SACRAMENTO, Calif. (AP) — Traffic and pedestrian stops by California law enforcement agencies dropped significantly in 2020 compared to the year before, but Black or transgender people were still more likely to be searched than white or cisgender people, according to a state report released Friday.
The annual report by California’s Racial and Identity Profiling Advisory Board gathered data on stops by officers from 18 law enforcement agencies. The data includes what officers perceived to be the race, ethnicity, gender and disability status of people they stop so that the state can better identify and analyze bias in policing.
Collectively, those agencies stopped 2.9 million people in 2020. That’s 26.5% fewer stops than recorded in 2019 when three fewer agencies reported data. Officials attributed the drop to the pandemic, which kept many people home and reordered life in the nation’s most populous state.
The report did not include data on how many fewer stops occurred for different racial groups or genders. But its authors cited news articles and national data showing the decrease in police stops during the pandemic was greater for white people than Black people.
The new report analyzing 2020 stops is the board’s fifth, and it’s consistent with past reports that show Black people are searched 2.4 times more than white people and disproportionately more than other racial and ethnic groups. It also found people perceived to be transgender women were 2.5 times more likely to be searched than women who appear to be cisgender.
The data includes how officers perceive an individual’s race or gender, even if it’s different than how the person identifies because the officer’s perception is what drives bias.
The state’s largest law enforcement agencies, including the California Highway Patrol, provided data for the report. But CHP’s data was not included in the section of the report analyzing stops based on gender identity due to a reporting error.
All agencies have to start reporting the data in 2023. The board’s work informs agencies, the state’s police office training board and state lawmakers as they change policies and seek to decrease racial disparities and bias in policing.
“The data in this report will be used by our profession to evaluate our practices as we continue to strive for police services that are aligned with our communities’ expectations of service,” Chief David Swing, co-chair of the board and past-president of the California Police Chiefs Association, said in a statement.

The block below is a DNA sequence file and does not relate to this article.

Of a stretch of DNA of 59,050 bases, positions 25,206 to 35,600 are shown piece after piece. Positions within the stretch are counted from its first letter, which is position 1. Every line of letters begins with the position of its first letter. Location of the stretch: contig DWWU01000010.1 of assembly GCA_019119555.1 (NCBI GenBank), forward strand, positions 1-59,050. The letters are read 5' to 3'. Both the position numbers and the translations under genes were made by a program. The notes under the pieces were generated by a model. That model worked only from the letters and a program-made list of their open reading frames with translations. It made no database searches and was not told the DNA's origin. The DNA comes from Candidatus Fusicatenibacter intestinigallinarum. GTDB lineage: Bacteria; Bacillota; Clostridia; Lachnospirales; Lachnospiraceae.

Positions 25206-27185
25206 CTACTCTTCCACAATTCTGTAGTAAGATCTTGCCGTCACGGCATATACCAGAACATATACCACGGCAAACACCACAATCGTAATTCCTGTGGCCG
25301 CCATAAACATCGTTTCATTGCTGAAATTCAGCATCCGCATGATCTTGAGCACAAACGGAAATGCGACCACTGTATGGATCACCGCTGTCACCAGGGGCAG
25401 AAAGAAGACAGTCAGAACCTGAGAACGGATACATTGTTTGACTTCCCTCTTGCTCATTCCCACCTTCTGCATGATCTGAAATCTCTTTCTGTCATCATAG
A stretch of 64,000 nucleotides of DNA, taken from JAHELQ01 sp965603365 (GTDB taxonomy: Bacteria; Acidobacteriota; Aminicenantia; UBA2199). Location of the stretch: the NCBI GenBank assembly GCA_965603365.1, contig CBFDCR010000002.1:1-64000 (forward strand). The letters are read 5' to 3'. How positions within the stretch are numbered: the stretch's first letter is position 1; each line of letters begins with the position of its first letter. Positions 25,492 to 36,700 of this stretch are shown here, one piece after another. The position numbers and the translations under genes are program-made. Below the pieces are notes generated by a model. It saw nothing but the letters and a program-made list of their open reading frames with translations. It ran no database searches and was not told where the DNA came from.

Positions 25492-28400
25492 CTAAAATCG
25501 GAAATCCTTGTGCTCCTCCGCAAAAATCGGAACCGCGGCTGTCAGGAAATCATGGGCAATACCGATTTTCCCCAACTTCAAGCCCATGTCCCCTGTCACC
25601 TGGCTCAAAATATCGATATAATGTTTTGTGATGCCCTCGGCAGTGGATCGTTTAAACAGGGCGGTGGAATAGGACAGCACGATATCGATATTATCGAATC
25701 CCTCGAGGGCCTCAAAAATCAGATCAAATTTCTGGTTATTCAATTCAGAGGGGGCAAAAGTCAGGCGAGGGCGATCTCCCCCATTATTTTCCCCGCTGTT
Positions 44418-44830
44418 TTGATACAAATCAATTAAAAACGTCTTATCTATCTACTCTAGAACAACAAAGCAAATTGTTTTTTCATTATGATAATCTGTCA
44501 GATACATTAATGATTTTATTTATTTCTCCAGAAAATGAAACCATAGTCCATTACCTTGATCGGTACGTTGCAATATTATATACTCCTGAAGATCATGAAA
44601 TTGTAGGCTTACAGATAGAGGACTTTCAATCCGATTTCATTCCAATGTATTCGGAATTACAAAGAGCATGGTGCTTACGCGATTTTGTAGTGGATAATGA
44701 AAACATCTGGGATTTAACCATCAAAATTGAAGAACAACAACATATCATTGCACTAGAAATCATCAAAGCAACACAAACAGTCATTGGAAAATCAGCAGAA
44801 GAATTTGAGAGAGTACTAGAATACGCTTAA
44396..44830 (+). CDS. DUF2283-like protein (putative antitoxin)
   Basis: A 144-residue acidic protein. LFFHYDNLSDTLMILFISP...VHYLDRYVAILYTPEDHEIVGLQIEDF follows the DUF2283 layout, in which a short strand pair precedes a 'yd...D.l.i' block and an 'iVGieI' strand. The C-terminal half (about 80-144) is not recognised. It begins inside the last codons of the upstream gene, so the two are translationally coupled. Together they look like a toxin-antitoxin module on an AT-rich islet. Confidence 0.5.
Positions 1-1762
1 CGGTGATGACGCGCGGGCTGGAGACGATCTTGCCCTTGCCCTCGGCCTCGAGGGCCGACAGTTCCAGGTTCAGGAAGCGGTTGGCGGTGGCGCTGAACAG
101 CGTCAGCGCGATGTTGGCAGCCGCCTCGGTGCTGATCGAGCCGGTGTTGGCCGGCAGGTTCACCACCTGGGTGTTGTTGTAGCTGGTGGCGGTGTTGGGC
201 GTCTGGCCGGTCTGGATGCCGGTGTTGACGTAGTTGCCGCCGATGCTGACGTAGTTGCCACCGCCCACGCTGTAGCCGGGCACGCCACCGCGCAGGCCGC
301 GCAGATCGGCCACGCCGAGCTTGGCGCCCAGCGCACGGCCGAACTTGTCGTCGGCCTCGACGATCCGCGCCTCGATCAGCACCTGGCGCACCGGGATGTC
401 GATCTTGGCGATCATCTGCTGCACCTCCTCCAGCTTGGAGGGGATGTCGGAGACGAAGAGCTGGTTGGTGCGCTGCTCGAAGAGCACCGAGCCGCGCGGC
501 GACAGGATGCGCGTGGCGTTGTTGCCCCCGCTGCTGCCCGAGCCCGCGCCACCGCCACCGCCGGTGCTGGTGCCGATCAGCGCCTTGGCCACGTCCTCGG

Fresno’s police department saw the greatest drop in overall stops — 72% — compared to 2019, according to the report. Stops by the Los Angeles County sheriff’s department were down 47%. The Riverside County sheriff’s department saw the smallest drop at just 2.5%.
Of all the recorded stops in 2020, 40% of people were believed to be Hispanic, 16.5% Black, 31.7% white, 5.2% Asian, and 4.7% Middle Eastern or South Asian. Black people make up just 6.5% of the state’s population. Officers stopped 445,000 more white people than Black people, but took action against 9,431 more Black people, according to the report.
Overall, Black people were most likely to be searched, detained, handcuffed and ordered to exit their vehicles. Officers were more likely to use force against Black and Hispanic people, the data showed. People perceived as Asian had a lower chance of having force used against them than white people.
The board provided more in-depth analysis than in past reports for stops of people perceived to be transgender or gender nonconforming and people perceived to have disabilities.
Transgender women had action taken against them nearly 62% of the time, more than people from any other gender identity. They also had the highest rate of being handcuffed or detained, while transgender men had the highest rate of being searched.
Police officers used force against people with perceived mental health disabilities five times more than people without.
Among the board’s recommendations to reduce bias against transgender people: Require multiple hours of LGBT-specific training for officers, prohibit frisking of people solely to figure out their gender, and adopt policies that say transgender individuals can’t be asked to remove items like wigs or undergarments unless cisgender people face the same requirement.
The board also recommends agencies adopt written policies committing to end profiling of people with disabilities and providing clear guidance for dealing with people in crisis.
Meanwhile, the board said more legislation or work should be done to clarify a 2020 law that requires peace officers to be “free” of bias against protected groups. The board noted there is a lack of consensus on whether someone can truly be “free” of bias. It suggested lawmakers create funding for research and community groups to come up with better ways to analyze applicants’ implicit biases.